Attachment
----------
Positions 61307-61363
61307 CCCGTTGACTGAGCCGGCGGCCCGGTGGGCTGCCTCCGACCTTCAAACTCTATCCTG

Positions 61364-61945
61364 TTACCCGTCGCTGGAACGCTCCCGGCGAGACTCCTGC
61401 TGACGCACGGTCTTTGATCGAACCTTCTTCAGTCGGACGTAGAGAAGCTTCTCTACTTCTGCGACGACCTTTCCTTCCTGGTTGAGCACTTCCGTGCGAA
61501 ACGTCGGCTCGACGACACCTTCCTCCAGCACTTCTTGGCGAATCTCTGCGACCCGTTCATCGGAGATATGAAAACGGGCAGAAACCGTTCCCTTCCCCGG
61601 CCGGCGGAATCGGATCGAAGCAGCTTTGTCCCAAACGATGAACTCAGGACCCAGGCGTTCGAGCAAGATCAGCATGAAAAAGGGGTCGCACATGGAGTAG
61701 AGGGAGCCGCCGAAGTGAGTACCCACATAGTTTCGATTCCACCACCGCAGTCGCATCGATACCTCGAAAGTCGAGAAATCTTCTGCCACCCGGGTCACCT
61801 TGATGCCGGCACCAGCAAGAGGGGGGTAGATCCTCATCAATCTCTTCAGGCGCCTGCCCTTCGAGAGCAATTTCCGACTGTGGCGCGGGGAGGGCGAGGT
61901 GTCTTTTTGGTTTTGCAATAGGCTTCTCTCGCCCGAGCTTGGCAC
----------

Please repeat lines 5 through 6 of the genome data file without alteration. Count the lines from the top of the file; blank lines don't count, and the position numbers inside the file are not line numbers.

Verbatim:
61401 TGACGCACGGTCTTTGATCGAACCTTCTTCAGTCGGACGTAGAGAAGCTTCTCTACTTCTGCGACGACCTTTCCTTCCTGGTTGAGCACTTCCGTGCGAA
61501 ACGTCGGCTCGACGACACCTTCCTCCAGCACTTCTTGGCGAATCTCTGCGACCCGTTCATCGGAGATATGAAAACGGGCAGAAACCGTTCCCTTCCCCGG